Simplest Ukulele Tuner

Just realized that you can use your Arduboy as a tuner for musical instruments. Example for ukulele:

#include <Arduboy2.h>
#include <ArduboyTones.h>

Arduboy2 arduboy;
ArduboyTones sound(arduboy.audio.enabled);

enum {
  WAIT_MS  = 2000
};

void setup() {
  arduboy.begin();
  arduboy.audio.on();
}

void loop() {
  // Ukulele tuner with Aquilla Kids string colors on LED
  arduboy.digitalWriteRGB(RGB_OFF,RGB_ON,RGB_OFF);
  sound.tone(NOTE_G4,WAIT_MS);
  arduboy.delayShort(WAIT_MS);
  arduboy.digitalWriteRGB(RGB_ON,RGB_OFF,RGB_OFF);
  sound.tone(NOTE_C4,WAIT_MS);
  arduboy.delayShort(WAIT_MS);
  arduboy.digitalWriteRGB(RGB_ON,RGB_ON,RGB_OFF);
  sound.tone(NOTE_E4,WAIT_MS);
  arduboy.delayShort(WAIT_MS);
  arduboy.digitalWriteRGB(RGB_OFF,RGB_OFF,RGB_ON);
  sound.tone(NOTE_A4,WAIT_MS);
  arduboy.delayShort(WAIT_MS);
}
3 Likes

It might be easier to use if you set it up to use the buttons to select notes, like so:

#include <Arduboy2.h>
#include <ArduboyTones.h>

Arduboy2 arduboy;
ArduboyTones tones(arduboy.audio.enabled);

// Has to be one line because Arduino's ino processor is really stupid
template<typename Type, size_t arraySize> constexpr size_t size(const Type (&)[arraySize]) noexcept
{
	return arraySize;
}

using FlashStringHelper = const __FlashStringHelper *;

inline FlashStringHelper readFlashStringPointer(const char * const * flashString) noexcept
{
	return static_cast<FlashStringHelper>(pgm_read_ptr(flashString));
}

constexpr uint16_t millisecondsPerSecond = 1000;
constexpr uint16_t noteDuration = 2 * millisecondsPerSecond;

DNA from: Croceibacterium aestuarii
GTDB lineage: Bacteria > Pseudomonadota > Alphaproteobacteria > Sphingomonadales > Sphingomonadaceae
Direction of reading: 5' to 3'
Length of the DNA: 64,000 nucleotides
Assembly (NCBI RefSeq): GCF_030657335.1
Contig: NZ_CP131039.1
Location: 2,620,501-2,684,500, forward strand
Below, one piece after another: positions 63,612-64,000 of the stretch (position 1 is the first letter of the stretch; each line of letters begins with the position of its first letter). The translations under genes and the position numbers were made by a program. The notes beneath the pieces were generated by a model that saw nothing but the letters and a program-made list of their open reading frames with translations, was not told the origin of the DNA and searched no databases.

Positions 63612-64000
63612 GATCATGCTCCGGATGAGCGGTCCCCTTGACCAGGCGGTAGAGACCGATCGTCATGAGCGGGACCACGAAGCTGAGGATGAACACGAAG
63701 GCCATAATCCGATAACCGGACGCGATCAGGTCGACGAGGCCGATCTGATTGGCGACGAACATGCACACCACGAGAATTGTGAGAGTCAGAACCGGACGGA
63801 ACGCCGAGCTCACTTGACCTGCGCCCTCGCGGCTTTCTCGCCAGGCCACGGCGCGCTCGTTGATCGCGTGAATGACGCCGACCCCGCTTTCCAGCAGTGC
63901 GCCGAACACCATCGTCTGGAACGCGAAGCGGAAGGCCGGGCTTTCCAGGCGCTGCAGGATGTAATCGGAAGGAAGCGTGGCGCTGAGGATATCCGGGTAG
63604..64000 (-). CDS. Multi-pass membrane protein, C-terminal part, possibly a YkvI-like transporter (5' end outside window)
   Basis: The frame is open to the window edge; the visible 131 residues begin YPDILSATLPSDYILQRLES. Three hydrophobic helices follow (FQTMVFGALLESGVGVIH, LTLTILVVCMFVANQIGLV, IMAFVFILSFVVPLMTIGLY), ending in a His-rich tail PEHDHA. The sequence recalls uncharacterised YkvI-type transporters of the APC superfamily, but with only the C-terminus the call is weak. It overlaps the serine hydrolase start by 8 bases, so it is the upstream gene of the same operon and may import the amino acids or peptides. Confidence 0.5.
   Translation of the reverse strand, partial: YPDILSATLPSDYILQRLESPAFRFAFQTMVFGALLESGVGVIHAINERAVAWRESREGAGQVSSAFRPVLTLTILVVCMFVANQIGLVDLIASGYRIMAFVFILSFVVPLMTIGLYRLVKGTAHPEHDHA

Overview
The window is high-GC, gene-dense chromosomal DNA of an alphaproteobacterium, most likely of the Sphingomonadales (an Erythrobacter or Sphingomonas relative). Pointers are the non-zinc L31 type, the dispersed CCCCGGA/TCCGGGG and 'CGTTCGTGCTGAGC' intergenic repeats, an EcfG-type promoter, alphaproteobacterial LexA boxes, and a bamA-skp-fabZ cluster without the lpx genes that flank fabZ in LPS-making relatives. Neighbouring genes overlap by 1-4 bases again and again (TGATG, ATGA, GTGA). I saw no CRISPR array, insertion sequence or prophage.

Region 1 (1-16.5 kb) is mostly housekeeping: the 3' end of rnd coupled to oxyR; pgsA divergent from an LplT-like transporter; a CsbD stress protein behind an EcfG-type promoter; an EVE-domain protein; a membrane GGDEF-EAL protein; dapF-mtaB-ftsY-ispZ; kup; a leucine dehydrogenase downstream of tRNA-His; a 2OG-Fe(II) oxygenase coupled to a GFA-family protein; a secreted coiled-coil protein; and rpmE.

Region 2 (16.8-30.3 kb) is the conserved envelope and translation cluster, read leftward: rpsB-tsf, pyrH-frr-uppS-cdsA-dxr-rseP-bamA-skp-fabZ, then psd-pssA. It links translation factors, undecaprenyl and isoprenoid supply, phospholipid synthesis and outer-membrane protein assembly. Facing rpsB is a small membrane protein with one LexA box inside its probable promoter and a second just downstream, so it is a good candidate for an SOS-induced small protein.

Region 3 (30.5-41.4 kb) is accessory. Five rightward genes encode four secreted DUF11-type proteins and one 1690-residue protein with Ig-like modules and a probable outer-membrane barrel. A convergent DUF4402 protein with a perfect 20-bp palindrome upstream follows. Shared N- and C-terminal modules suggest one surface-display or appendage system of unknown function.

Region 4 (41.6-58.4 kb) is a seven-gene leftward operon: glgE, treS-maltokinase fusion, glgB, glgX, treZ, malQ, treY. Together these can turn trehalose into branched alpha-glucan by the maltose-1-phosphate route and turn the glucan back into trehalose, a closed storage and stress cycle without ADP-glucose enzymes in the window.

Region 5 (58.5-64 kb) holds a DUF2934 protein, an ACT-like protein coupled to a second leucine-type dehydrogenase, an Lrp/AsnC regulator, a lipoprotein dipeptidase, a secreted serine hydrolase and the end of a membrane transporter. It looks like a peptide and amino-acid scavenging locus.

constexpr uint16_t notes[] PROGMEM
{
	NOTE_G4,
	NOTE_C4,
	NOTE_E4,
	NOTE_A4,
};

constexpr size_t firstNoteIndex = 0;
constexpr size_t lastNoteIndex = (size(notes) - 1);

constexpr char noteName0[] PROGMEM = "G4";
constexpr char noteName1[] PROGMEM = "C4";
constexpr char noteName2[] PROGMEM = "E4";
constexpr char noteName3[] PROGMEM = "A4";

// Make sure the length of noteNames and notes are kept in sync
constexpr const char * noteNames[] PROGMEM
{
	noteName0,
	noteName1,
	noteName2,
	noteName3,
};

void setup()
{
	arduboy.begin();
}

size_t noteIndex = 0;

void loop()
{
	if(!arduboy.nextFrame())
		return;

	arduboy.pollButtons();
	
	// Play note
	if(arduboy.justPressed(A_BUTTON))
	{
		ArduboyTones::noTone();
		ArduboyTones::tone(pgm_read_word(&notes[noteIndex]), noteDuration);
	}
	
	// Silence
	if(arduboy.justPressed(B_BUTTON))
	{
		ArduboyTones::noTone();
	}
	
	// Previous note
	if(arduboy.justPressed(UP_BUTTON))
	{
		if(noteIndex > firstNoteIndex)
			--noteIndex;
		else
			noteIndex = lastNoteIndex;
	}
	
	// Next note
	if(arduboy.justPressed(DOWN_BUTTON))
	{
		if(noteIndex < lastNoteIndex)
			++noteIndex;
		else
			noteIndex = firstNoteIndex;
	}
	
	arduboy.clear();
	
	arduboy.println(readFlashStringPointer(&noteNames[noteIndex]));
	
	arduboy.display();
}